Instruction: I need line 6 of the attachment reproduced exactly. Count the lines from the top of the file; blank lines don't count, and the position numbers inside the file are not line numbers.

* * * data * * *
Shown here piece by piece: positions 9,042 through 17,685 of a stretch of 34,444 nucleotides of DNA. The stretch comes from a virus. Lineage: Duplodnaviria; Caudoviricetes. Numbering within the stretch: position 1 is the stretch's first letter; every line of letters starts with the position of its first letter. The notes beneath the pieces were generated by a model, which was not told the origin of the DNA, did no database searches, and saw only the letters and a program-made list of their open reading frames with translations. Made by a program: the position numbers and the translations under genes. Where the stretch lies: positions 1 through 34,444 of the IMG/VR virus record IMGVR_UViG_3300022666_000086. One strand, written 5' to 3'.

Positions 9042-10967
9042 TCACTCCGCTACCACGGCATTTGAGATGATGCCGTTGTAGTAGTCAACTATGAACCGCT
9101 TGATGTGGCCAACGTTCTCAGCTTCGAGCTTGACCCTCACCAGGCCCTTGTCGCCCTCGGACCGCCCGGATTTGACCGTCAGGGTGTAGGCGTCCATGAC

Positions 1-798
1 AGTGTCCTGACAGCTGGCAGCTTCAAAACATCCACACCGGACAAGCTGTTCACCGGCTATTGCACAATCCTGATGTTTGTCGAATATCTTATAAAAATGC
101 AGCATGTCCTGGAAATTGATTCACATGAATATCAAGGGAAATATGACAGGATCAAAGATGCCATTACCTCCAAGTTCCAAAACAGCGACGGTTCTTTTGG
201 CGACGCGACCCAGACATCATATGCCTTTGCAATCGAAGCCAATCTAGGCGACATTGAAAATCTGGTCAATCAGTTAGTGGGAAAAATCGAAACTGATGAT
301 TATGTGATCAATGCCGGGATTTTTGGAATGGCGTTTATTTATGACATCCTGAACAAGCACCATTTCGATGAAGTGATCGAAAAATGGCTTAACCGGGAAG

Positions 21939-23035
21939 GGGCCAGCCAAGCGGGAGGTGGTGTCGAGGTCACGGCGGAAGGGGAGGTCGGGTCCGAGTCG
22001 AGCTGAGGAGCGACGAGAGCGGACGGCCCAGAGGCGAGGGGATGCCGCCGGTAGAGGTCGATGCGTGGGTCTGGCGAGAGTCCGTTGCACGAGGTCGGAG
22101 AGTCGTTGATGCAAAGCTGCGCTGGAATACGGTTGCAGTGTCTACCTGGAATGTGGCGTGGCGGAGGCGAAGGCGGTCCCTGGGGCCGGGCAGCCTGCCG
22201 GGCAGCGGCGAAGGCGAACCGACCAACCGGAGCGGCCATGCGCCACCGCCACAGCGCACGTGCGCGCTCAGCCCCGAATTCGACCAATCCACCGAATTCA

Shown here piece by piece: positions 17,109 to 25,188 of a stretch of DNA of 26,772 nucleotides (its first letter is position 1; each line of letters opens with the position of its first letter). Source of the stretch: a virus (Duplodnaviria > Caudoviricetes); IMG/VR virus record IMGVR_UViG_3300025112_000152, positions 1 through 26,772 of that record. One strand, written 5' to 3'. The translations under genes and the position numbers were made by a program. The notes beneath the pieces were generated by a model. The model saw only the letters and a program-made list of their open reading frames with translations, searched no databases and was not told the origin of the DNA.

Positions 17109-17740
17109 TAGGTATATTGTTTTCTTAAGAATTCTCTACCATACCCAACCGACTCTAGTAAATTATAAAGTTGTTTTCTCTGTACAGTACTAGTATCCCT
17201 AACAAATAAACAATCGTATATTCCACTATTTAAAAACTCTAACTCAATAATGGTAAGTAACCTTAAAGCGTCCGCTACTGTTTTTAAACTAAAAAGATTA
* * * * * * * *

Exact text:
1 AGTGTCCTGACAGCTGGCAGCTTCAAAACATCCACACCGGACAAGCTGTTCACCGGCTATTGCACAATCCTGATGTTTGTCGAATATCTTATAAAAATGC